The earliest speed limits for powered vehicles date back to 1865 and was set at 2MPH in built up areas and 4MPH anywhere else.  You were also required to have someone carrying a red flag in front of you.
By the late 1870s, the Red Flag requirement had gone and the speed limit raised to a giddy 14MPH.
It jumped again in 1903 to 20MPH, but many cars could easily exceed this limit, and no-one really paid attention anyway.
The 1930 Road Traffic Act removed all speed limits, but by 1934 saw fit to introduce the blanket 30MPH limit in built up areas.  Open roads (ie those not in towns) remained unlimited.  With more open roads, better surfaces, and by 1958 the first motorway, it seemed that the unlimited speed might need taming.
The 70MPH limit on motorways was introduced in mid-1967, following 18 months of deliberation and investigation.  And as most family cars of the 1960s would struggle to top out, or maintain that speed without exploding at some point, 70MPH seemed to be a suitable limit.
There was one slight revision during the Oil Crisis of 1974, but the standard as defined by the Road Traffic Act and Highway Code has remained in force since 1977.

Like many of those 1960s cars, I was thrilled if my first car exceeded 70MPH, and the first time I drove a car at 100MPH was in a friends Ford Capri. Ford speedos were not the most reliably calibrated, so I was probably doing about 80 really.
My current car - a Vauxhall Insignia - has a quoted top speed of 138MPH (ie basically twice the legal limit), and I admit to being heavy footed once or twice and have gone into 3 figures, but 77MPH (yes Officer - no more than 10% above speed limit) is ample.

Vardis were a 3 piece band from Wakefield led by Steve Zodiac (note: it's not his real name, but Stephen Hepworth is not really a Heavy Metal name is it).
Playing the pub and club circuit tightened the band's sound to a collision of high speed, high energy, glam rock boogie heavy metal (sort of Slade meets Motorhead with a bit of Hawkwind and Status Quo in the mix).  With the look, the sound,m and the following they found themselves in the right place at the right time to benefit from the burgeoning New Wave Of British Heavy Metal.
Their first album was a live affair titled '100MPH' and in apt description of the content.  It also bore the legend "Guaranteed No Overdubs" - so it was straight from the mixing desk to the tape.
Underpinned by relentless touring, and some minor success, the second Vardis album 'The World's Insane' came in 1981 followed by 'Quo Vardis' in early 1982.
By the mid-80s, Vardis still weren't getting paid, and Steve Zodiac entered into lengthy legal disputes and the band disbanded.
They may have been at the edges of NWOBHM, but do warrant a mention in most write-ups of the period and have been cirted as one of the bands that occupied a place in Metallica drummers Lars Ulrich's collection - maybe not as mentioned or lauded as Diamond Head, Samson, Tygers Of Pan Tang or others who shone albeit briefly, but no less important to the movement and development.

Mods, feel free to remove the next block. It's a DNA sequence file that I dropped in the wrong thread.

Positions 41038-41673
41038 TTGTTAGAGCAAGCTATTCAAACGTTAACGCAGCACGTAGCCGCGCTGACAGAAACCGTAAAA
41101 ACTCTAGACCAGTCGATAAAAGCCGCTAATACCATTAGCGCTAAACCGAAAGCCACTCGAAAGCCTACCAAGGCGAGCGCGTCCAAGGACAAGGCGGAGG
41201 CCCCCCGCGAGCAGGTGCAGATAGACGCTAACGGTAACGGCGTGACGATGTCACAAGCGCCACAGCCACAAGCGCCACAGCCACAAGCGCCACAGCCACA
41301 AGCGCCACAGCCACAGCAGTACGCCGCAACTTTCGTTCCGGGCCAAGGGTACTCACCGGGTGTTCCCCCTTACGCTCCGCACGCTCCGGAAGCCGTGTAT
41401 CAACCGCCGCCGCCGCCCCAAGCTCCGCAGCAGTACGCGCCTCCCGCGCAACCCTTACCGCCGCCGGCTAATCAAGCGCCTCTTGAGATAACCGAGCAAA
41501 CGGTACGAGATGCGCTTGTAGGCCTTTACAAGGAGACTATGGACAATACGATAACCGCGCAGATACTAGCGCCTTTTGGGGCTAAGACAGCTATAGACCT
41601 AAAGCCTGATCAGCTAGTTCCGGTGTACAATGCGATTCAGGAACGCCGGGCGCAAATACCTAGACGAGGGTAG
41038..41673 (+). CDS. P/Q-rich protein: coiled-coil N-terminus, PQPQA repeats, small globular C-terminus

Vardis - 100MPH
(complete with Vim Fuego-esque Guitar histrionics)

Vardis - Silver Machine

Tuesday 20 June 2023

And Pray That There's Intelligent Life Somewhere Up In Space, Cos There's B*gger All Down Here On Earth

 If I ever needed proof that someone is reading this guff, then a question posed in the comments on an earlier post from Rol at My Top Ten asking "Have you done the Ford Galaxie yet?" proves that at least one soul is taking notice.
And the answer is: No, the Ford Galaxie has not been tributed in these pages.

So ... The Ford Galaxie is a full-sized car that was built in the United States by Ford for model years 1959 through to 1974. The name was used for the top models in Ford's full-size range from 1958 until 1961, in a marketing attempt to appeal to the excitement surrounding the Space Race. In 1958, a concept car was introduced called "la Galaxie" which incorporated the headlights into pods inline with the grille and a reduced front profile.

(I nicked that straight from wikipedia)

One musical point of note is it was the vehicle of choice (in Police livery) for the KLF.
Thing is, the Ford Galaxie was never actually used by the US Police, and Ford Timelord was actually an imported Ford Galaxie that the previous owner (before Jimmy Cauty) had painted up in a tribute to The Blues Brothers Bluesmobile.

Anyway, when I read the question my mind went straight to an alternative spelling ... The Ford Galaxy

Domestic tribulations and responsibilities call for a "sensible" car, maybe an estate.  Equally likely is an MPV.
The first MPV I came across was sometime in the early 80s when a friends family had added a bench seat into the back of an Escort Van.  Not a People Carrier by design, but a Multi Person Vehicle in intent.
I went through the "sensible option" period with a Vauxhall Zafira sat on the driveway.  The Zafire was based on the Astra, and was not without issues, but did ferry myself, Mrs D and 4 kids around the country for a good few years.
It was only the basic 1.6 model - I couldn't convince she who must be obeyed of the slightly mnore exciting choice of the VXR version.  Vauxhall did actually consider entering it in the Touring Car Championship - an unlikely choice, like the Volvo 850 Estate a few years before - but I think they may have dropped the idea when they realised how ustable it could be on fast heavy turning corners
(mine never fell over, although it di feel like it would a couple of times)

The MPV is predominantly a European invention, with just about every major manufacturer using the running gear and frame of a tried and trusted model and placing a spacious body with 6 or 7 seats on top of it.
Arguably it was the Japenese who led the way with the Toyota Previa, Nissan Prairie and the Mitsubishi RVR.  Renault were probably the first European to the market with the Scenic in 1999.
A couple of years later, a joint venture between Ford, Volkswagen and Seat saw the launch of the Galaxy, Sharran and Alhambra (basically the same vehicle with a different badge).